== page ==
The Industrial Complex for Solid Radwaste Management (ICSRM) was constructed by NUKEM Technologies at the Chernobyl plant site. As part of the project, a retrieval facility for solid low-, intermediate- and high-level waste was designed, supplied, installed and commissioned, which also included reconstruction of the existing storage building. By Ronald Rieck and Ingo Bauer
Solid radioactive waste generated during normal operation as well as in the aftermath of the Chernobyl Unit 4 accident was placed for interim storage in a storage building with two dedicated compartments for each of three waste categories.
The storage building consists of thick-walled concrete cells, dimensions 9x9x10m, loaded from the top. The roof openings are closed with concrete beams and plugs. The waste amounts held in the building are as follows:
- Low-level waste: 1069 m³
- Intermediate-level waste: 926.5 m³
- High-level waste: 417.7 m³
As the Industrial Complex for Solid Radioactive Waste Management project progressed, NUKEM Technologies developed and implemented a concept for safe retrieval and processing of radioactive waste, factoring in the specific site conditions.
To make sure that the required waste retrieval equipment can be operated safely, providing protection to personnel and environment, the existing building had to be reconstructed and extended.
To this end a service building was erected at the side of the existing storage facility (red part of Figure 1). The next step was to enclose the existing building in a steel framework structure. The steel enclosure and service building were covered by a common roof.
The service building accommodates all process equipment, auxiliary systems (utility services, active ventilation, and so on) and control rooms.
Given the site conditions, the retrieval systems had to be designed with a special credit taken for radiation protection, collective dose budget, local dose uptake, and prevention of contamination spreading. NUKEM Technologies’ pool of technical expertise includes a range of eligible technologies. These readily-available solutions were the basis for development of the retrieval concept.
Solid radioactive waste is retrieved via the compartment top.
For retrieval, the compartment plugs need to be remotely removed. A rail track was laid on the roof of the existing building. The rail track carries a mobile caisson, which can shelter all the storage compartment openings. The caisson houses the retrieval, transfer and monitoring equipment. It is designed to achieve the highest safety standards with regard to collective dose budget, local dose uptake and prevention of contamination spreading and to ensure high flexibility of retrieval operations. Equipment inside the caisson includes a crane, a remotely operated vehicle (ROV), cutting and demolition tools, vacuums, transfer devices and measurement and monitoring instrumentation.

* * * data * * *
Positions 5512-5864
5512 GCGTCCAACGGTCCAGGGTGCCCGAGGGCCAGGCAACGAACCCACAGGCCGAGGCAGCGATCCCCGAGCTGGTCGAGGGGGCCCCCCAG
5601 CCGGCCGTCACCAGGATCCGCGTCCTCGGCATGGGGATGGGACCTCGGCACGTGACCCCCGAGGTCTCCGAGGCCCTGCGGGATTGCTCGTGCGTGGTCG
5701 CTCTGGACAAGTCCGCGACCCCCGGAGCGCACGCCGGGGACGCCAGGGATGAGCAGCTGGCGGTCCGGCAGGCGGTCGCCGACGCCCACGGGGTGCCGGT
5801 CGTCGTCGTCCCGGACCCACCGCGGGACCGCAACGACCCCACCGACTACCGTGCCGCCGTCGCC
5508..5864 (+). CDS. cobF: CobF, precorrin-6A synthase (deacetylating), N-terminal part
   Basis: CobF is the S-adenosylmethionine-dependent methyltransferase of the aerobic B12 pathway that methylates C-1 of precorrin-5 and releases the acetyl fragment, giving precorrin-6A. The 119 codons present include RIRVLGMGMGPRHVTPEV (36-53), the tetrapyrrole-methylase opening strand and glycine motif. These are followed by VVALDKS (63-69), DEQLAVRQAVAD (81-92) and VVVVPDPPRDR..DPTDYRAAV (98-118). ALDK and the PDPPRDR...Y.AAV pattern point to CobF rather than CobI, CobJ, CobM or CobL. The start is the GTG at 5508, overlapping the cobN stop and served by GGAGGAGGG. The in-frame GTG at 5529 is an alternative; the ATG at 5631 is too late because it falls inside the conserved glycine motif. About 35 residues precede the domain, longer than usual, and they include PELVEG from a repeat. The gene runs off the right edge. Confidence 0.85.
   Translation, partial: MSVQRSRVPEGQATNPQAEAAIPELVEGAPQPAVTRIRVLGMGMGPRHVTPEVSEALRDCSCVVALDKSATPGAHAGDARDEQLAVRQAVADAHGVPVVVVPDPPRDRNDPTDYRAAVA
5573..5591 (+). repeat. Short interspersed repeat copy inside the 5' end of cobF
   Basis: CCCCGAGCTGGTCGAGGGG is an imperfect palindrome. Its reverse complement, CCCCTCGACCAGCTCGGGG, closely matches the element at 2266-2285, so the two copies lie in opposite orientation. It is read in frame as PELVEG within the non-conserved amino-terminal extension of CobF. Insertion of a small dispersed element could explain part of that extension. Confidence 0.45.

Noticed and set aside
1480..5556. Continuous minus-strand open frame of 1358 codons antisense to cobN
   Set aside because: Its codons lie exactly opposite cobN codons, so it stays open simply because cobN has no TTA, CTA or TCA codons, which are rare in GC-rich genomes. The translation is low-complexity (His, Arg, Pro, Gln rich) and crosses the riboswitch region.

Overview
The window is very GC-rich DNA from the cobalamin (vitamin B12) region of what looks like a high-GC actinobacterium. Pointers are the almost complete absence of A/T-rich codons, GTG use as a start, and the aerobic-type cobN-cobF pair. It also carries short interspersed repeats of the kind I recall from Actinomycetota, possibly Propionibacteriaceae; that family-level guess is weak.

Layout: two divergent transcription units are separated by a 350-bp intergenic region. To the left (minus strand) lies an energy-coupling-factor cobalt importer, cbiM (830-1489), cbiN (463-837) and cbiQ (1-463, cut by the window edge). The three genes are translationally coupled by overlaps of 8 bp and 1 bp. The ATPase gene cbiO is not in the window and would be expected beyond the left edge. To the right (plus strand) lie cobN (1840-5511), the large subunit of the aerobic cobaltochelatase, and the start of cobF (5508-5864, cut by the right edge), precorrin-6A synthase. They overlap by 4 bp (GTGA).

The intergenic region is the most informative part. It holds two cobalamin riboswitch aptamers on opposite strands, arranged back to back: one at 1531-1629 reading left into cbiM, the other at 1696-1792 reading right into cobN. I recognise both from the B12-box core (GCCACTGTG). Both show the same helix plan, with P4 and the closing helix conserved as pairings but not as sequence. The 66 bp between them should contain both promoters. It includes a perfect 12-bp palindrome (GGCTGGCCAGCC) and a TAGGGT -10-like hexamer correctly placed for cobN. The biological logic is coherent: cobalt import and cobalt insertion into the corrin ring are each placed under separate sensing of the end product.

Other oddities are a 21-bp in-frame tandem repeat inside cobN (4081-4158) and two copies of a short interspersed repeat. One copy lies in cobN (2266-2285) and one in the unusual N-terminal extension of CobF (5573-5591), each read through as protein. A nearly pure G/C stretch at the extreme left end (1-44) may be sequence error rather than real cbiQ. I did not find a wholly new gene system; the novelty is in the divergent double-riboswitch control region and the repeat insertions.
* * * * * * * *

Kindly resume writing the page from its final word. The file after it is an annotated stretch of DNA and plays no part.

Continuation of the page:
Five step retreival processs
The concept for the process of retrieval of solid radioactive waste can be split into five steps:
- 1. The caisson will be moved over the desired retrieval position.
- 2. Concrete plugs will be removed from the compartment ceiling slabs using the crane and ROV. Then the compartment will be prepared for retrieval of solid radioactive waste. The relevant section of the building will be safeguarded and monitoring equipment will be remotely installed into the open compartment.
- 3. Solid radioactive waste will be lifted from the compartment opening and transferred to a 1 m3 skip in a container loading position. While being transferred, the solid radioactive waste will be measured; measured data will be logged into the waste tracking system. The skip, in its transport container, will be moved across the building by a roller conveyor and then lowered into a transfer corridor by crane. Its destination is the solid waste processing facility in the adjacent building.
- 4. The ROV will be lowered inside the storage compartment to help complete waste retrieval.
- 5. Finally, the compartment structures will be cleaned.
All handling operations are controlled remotely from the control room via a video system.
For the retrieval concept to be successfully implemented, the existing building structures had to be stabilized and refurbished. For this purpose, the external walls were reinforced with an additional concrete layer (grey walls in Figure 2). Concurrently, the old equipment on the building roof was dismantled as it was not suitable for the retrieval concept.
Reconstruction work included erection of a new service building as a side extension to the existing storage building (shown structurally complete at the right of Figure 2.)
Once the 19x9x5 m caisson had been placed on the building roof, the steel enclosure framework (Figure 3) was installed on newly-laid foundation slabs so that any additional load on the existing storage building could be avoided. The steel enclosure framework was later filled with cladding panels (see Figure 4), followed by roof installation and finishing work.
The mobile caisson mentioned earlier is located within the enclosure under the common roof. It is assembled from prefabricated steel structures on the roof of the storage building. The caisson accommodates all devices and tools required to make sure that the retrieval operations go smoothly.
In 2009, NUKEM Technologies handed over the remotely operated retrieval facility to the customer. The expected retrieval rate is 3m3/day. At the moment, NUKEM Technologies is providing support to the customer during the final commissioning phase for all the facilities constructed under the ICSRM project.